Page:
However, for its flaws, staffs or other groups looking for the infrastructure to quickly stand up restricted group to share restricted (FOUO or SECRET) files and lessons learned will find this site provides the no-frills functionality to do so, but as with the others it needs someone to convince or enforce everyone in the group to use the site. As with the Port Visits feature, there’s good nuggets in the site, but you have to dig for them.
The Center for International Maritime Security has been running a podcast!We speak to James Bridger, author of a menagerie of CIMSEC Articles on Africa and an Africa/Middle East Asymmetric maritime security analyst for Delex. Take a look at Episode 5, our revisit of African security issues (DOWNLOAD) after African Navies week:
African Navies Week: Al Shabaab Is Only the Beginning
Searching for a Somali Coastguard
East Africa: More Than Just Pirates
Nigeria’s Navy: Setting Sail in Stormy Seas
Balanced Public/Private Effort for West African Maritime Security
East Africa: A Historical Lack of Navies
Particular to James Bridger:
Egyptian Instability and Suez Canal Security (Part I)
Crafting a Counter-Piracy Regime in the Gulf of Guinea
From Fighting Piracy to Terrorism, the PMPF Saga Continues
Re-examining the Gulf of Guinea: Fewer Attacks, Better Pirates
Pirate Horizons in the Gulf of Guinea
Time is a limited resource for leaders. While many leaders are passionate about leader development, they don’t always have time to study for self-development or plan development sessions where participants sit around and discuss an article, book or other topic. Both avenues of development are easily disrupted by competing priorities. Social media and mobile technology platforms are great resources for leaders to interact with others and build relationships that will lead to learning and development. One platform that works well is Twitter. The capabilities of Twitter combined with mobile platforms allow both self-development and leader-led professional discussions to take place in any location, at any time, and not be restrained by time and location. This post is about using Twitter for self-development and leading professional discussions as part of a leader development program.
Twitter 101 (Skip ahead to Leader Development if you are familiar with PLNs, self-development and Twitter)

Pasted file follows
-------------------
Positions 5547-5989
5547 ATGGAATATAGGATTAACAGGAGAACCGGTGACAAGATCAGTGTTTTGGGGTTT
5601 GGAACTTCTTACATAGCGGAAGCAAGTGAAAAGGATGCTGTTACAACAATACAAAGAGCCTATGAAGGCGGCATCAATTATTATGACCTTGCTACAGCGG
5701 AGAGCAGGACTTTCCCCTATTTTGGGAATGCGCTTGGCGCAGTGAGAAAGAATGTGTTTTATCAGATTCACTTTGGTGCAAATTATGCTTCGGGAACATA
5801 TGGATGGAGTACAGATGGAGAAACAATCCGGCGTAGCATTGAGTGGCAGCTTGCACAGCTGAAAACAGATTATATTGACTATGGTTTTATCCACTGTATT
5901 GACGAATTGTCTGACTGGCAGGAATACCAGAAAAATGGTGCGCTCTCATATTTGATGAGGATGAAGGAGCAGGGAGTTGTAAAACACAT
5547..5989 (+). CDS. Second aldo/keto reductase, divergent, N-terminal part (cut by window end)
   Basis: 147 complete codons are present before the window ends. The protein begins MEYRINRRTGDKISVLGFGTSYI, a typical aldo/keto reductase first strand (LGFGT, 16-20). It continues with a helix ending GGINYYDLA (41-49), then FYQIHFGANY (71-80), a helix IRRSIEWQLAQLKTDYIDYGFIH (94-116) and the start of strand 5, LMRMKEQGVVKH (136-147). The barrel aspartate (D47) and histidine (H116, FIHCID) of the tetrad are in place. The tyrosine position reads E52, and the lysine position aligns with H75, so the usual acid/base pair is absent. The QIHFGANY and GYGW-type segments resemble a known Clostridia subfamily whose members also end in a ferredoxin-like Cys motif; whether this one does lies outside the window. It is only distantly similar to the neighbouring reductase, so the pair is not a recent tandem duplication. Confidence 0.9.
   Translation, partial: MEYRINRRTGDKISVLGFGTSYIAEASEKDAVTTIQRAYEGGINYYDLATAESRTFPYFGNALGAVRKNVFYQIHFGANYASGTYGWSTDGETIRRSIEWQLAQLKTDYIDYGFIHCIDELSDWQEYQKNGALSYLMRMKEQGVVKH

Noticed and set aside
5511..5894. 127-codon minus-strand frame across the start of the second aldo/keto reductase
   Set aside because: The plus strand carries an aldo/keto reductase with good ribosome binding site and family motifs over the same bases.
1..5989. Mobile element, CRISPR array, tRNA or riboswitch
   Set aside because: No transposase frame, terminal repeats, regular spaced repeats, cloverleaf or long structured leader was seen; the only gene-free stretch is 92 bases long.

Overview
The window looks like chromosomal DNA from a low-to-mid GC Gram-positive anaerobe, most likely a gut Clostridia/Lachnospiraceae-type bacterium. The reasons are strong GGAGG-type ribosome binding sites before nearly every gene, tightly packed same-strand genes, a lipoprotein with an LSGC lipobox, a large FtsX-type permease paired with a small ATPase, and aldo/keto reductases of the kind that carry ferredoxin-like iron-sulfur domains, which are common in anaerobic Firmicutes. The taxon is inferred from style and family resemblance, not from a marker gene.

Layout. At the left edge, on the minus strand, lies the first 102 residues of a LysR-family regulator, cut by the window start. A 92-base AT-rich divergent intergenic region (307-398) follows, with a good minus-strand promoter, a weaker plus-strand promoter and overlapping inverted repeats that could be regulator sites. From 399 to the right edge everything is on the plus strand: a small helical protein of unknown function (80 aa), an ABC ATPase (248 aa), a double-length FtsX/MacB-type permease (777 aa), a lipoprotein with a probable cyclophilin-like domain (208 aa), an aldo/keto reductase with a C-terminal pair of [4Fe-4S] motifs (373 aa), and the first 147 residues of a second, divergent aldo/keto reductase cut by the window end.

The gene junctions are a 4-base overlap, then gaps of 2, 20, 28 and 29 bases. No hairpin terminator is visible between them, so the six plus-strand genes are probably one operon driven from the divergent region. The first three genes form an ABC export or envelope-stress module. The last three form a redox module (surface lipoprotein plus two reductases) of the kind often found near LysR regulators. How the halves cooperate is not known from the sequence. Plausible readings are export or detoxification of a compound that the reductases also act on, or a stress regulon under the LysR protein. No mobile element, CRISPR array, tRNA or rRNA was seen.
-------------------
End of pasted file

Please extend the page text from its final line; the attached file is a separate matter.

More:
Twitter is one resource that leaders can use for learning by developing a Personal Learning Network (PLN). A PLN is an informal learning network that consists of the people a learner connects and interacts with for the purpose of learning. Learners create connections and develop a network that contributes to their professional development and knowledge(Click here for a good blog about PLNs) .The learner does not have to know these people personally or ever meet them in person. This network is relatively easy to set up over Twitter and is a simple and powerful way to both self-develop and develop others. Twitter can be a great source of information if you know how to search for and evaluate the sources. There is a wide variety of information available on Twitter; for example, almost every magazine or professional publication posts on Twitter.
People use the hashtag symbol # before a relevant keyword or phrase in their Tweet to categorize those tweets and help them show up more easily in Twitter Search. The learner simply searches for the topic or, if they know a hashtag associated with the subject, they can use that as the terms for the search (see screenshots below). For example, one of the screen shots below shows a search for “Land Warfare” and the results delivered range from various individuals to “Doctrine Man”, to ”Pakistan Defence”.
Once the results are delivered learners can sort through the posts and evaluate the information. Clicking on a hashtagged word in any message shows all the other tweets marked with that keyword. Many of these posts will have links to blogs or articles that contain information the learner is looking for. As the learner finds reliable posts, they can follow the user and build their PLN ( It is also interesting to see who the users you are following, follow as well.) One way to evaluate whether a user on Twitter is credible is by the number of follows and followers they have. Learners can also check out previous tweets by the source, which is another way to evaluate if the source is credible or not. The reporters and other contributors that work for most major news organizations post to Twitter as well and can be a good addition to a PLN.
Leader Development Program